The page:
Uneven regional development : the European Union and its new member states /
Andreas Lange.
Münster : LIT ; New Brunswick : Distributed in North America by Transaction Publishers, 2004.
xiv, 134 p. ; 21 cm.
More Details
Münster : LIT ; New Brunswick : Distributed in North America by Transaction Publishers, 2004.
catalogue key
Includes bibliographical references (p. 117-134).
A Look Inside
Main Description
Many regions will join the EU after eastern enlargement with incomes far below the EU average. This book attempts to show that the catching-up of these regions to the EU average income cannot be achieved by market forces alone. Rather, successful regional development is a complex process involving actors and institutions on the regional, national, and international level. Thus, regional growth will not only depend on the governance capacities of regions, but also on institutional frameworks set by the nation state and the EU as well as investment decisions of multinational enterprises. Book jacket.
Table of Contents
Prefacep. ix
Acknowledgementp. xiii
Introduction: Uneven Regional Development in Europep. 1
Regional Disparities: Sorting Out Some Theoretical and Empirical Issuesp. 5
The 'New Regionalism' and the Nation Statep. 7
The Notion of Uneven Regional Developmentp. 10
Definition of the Region and Theoretical Concepts in Retrospectp. 10
Definitions of Uneven Developmentp. 12
Trends in National and Regional Disparitiesp. 15
The EU-15p. 15
The New Member Statesp. 19
Conclusionsp. 24
Economic Theory and Economic Growth: Sorting Out Some Methodological Issuesp. 27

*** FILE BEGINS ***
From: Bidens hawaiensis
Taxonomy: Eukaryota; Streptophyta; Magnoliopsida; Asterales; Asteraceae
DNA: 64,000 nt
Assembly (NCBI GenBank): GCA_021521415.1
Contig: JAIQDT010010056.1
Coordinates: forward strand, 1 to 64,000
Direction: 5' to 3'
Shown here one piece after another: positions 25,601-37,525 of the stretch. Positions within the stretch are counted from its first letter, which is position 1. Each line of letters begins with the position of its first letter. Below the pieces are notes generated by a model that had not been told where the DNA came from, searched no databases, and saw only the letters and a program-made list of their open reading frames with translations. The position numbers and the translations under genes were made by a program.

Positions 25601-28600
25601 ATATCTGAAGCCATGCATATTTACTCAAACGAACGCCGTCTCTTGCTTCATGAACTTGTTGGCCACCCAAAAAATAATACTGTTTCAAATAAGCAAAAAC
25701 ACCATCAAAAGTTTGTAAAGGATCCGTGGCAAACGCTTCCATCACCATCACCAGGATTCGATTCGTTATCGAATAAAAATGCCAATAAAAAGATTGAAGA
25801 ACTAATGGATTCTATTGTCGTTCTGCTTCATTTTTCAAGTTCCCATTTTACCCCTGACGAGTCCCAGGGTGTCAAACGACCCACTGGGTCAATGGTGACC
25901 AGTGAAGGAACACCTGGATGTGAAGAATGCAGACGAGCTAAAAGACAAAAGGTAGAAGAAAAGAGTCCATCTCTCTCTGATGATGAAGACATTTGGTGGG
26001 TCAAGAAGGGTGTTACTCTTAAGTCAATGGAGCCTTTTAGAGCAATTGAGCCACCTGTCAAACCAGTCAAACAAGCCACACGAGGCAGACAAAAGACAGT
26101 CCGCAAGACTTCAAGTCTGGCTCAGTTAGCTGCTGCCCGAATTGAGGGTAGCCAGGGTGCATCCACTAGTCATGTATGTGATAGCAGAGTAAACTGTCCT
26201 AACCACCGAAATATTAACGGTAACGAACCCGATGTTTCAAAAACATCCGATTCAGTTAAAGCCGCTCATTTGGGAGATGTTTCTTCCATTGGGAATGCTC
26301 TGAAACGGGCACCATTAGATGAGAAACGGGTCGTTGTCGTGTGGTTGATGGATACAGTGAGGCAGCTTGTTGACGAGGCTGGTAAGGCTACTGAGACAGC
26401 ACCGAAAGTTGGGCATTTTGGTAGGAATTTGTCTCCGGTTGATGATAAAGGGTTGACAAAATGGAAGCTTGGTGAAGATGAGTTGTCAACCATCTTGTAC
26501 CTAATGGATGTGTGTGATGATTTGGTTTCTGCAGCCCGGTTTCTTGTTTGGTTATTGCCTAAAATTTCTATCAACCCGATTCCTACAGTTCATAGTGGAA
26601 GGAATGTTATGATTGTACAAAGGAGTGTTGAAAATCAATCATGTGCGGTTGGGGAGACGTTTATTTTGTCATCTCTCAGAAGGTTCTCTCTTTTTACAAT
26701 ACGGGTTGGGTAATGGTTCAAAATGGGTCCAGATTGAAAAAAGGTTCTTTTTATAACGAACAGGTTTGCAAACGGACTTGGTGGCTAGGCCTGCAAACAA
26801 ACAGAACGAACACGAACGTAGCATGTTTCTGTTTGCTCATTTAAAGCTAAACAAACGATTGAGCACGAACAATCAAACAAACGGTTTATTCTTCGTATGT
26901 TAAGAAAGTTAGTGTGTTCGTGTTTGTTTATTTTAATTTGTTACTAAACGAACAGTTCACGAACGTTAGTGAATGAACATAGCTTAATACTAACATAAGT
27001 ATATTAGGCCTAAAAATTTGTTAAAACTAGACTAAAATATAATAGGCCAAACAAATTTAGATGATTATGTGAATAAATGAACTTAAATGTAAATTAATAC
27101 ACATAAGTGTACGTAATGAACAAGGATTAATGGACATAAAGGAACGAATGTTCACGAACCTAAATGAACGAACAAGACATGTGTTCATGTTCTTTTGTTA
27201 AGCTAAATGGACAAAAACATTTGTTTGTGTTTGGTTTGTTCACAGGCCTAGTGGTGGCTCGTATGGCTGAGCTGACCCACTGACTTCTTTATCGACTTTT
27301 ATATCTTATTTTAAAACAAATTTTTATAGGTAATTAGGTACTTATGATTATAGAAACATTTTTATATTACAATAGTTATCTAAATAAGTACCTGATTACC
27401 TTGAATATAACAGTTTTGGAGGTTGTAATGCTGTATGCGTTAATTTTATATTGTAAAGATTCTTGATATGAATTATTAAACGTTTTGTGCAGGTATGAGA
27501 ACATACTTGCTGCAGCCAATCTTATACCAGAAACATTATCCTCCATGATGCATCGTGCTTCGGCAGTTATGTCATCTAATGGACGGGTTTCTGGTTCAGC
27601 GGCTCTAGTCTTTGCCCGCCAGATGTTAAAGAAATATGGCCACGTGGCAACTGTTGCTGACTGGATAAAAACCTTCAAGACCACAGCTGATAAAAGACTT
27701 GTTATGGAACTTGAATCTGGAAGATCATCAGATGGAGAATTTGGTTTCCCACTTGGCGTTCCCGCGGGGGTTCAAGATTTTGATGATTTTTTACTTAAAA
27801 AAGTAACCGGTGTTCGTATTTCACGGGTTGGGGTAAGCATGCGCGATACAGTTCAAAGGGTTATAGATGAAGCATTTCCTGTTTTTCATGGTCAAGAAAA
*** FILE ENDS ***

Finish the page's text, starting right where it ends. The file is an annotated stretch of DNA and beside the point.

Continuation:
Epistemological and Ontological Foundations of Economic Growth Discoursep. 27
Implications for the Analysis of Causes of Regional Divergencep. 33
Explaining Variables Internal to the Region: Institutionsp. 33
Explaining Variables External to the Region: National Frameworks and the International Environmentp. 35
Conclusionsp. 36
Uneven Regional Development and Neo-Classical Theory: A Contradiction?p. 39
The Convergence Hypothesisp. 39
Does the Neo-Classical Equalization Mechanism Work?p. 43
Population and Labor Mobilityp. 44
Increasing Returns to Scale and Transport Costsp. 46
Implications for Further EU Integrationp. 49
The Role of Historyp. 51
Conclusionsp. 52
The Self-Reliant Region: Myth or Reality?p. 55
The 'Flex Spec' Debatep. 56
Fordism or Post-Fordism?p. 56
Towards the Post-Fordist Industrial Districtp. 59
...But How?p. 62
Regulation Theory: Bringing the Nation State Back Inp. 66
The Crisis of Fordismp. 66
Where Do Regions Fit in?p. 70
State Centrism - Inherent to Regulation Theory?p. 74
TNCs and the Region: A Reevaluation of the Role of SMEsp. 77
Does Flexible Production Favor Small Business?p. 77
Scope for Regional Actionp. 81
Conclusionsp. 83
Lessons From Regional Success Stories For the New Member Statesp. 85
Transition and Uneven Regional Developmentp. 87
Socialist Legaciesp. 87
Who Are the Winners?p. 90
Who Are the Losers?p. 91
Successful Regional Governance as a Case for CEECs? The Example of Emilia-Romagnap. 93
Main Characteristics of the Emilian Modelp. 93
The Social Dimensionp. 96
Can the Emilian Model be Transferable?p. 97
Drawing the Lines Together: Regional Governance Resources in CEECs - Scope and Limitsp. 98
The Case of Regional Development Agenciesp. 101
Privatization and Property Reform: What Role Did Regions Play?p. 107
Conclusionsp. 112
Conclusions: Multi-Level Governance in Regional Developmentp. 113
Bibliographyp. 117
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